In all the brouhaha about the Veterans Administration — the alleged misconduct and malpractice in Arizona, and the ensuing calls for the head of Secretary Eric Shinseki — it is crucial that the issue not be treated solely as a referendum on Shinseki, and on the Obama administration generally.
The VA system is far too reluctant to ask for help from the private sector in caring for the hundreds of thousands suffering from the signature injuries of 21st century war: post-traumatic stress disorder (PTSD) and traumatic brain injury (TBI).
This is ironic, since it has been increasingly successful in getting veterans themselves to seek help with these challenges — which used to be so stigmatized that they often preferred to hide or ignore them.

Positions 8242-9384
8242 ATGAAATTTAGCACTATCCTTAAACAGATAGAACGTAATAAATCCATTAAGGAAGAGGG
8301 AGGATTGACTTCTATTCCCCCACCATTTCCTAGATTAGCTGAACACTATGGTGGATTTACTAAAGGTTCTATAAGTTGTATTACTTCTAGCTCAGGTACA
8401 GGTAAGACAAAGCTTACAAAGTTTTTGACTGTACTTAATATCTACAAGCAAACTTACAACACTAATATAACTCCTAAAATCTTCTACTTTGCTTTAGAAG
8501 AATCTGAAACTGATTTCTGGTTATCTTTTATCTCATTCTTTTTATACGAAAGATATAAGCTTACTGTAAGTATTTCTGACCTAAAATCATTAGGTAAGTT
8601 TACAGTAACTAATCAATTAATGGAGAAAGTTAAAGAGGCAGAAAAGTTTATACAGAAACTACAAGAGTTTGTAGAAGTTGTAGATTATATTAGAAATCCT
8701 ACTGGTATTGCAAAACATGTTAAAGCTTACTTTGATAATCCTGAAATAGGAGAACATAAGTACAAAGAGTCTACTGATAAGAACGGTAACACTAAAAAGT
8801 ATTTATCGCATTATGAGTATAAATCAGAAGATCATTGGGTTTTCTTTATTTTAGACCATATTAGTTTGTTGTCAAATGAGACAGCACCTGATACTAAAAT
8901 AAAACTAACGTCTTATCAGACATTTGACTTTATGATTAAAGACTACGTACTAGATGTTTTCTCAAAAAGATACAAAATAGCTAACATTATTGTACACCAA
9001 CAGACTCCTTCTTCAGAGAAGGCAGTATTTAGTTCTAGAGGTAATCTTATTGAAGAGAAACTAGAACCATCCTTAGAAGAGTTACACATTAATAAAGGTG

It is true that the medical and therapeutic services of the Defense Department and the Veterans Administration have made many advances during these wars in Iraq and Afghanistan. The quality of prosthetic technology, for example, and associated rehabilitative programs have been greatly improved.
But the picture with mental healthcare in particular is not nearly so impressive. Here, the VA’s bureaucracy has dug in its heels against reform proposals to offer a combination of private and public healthcare.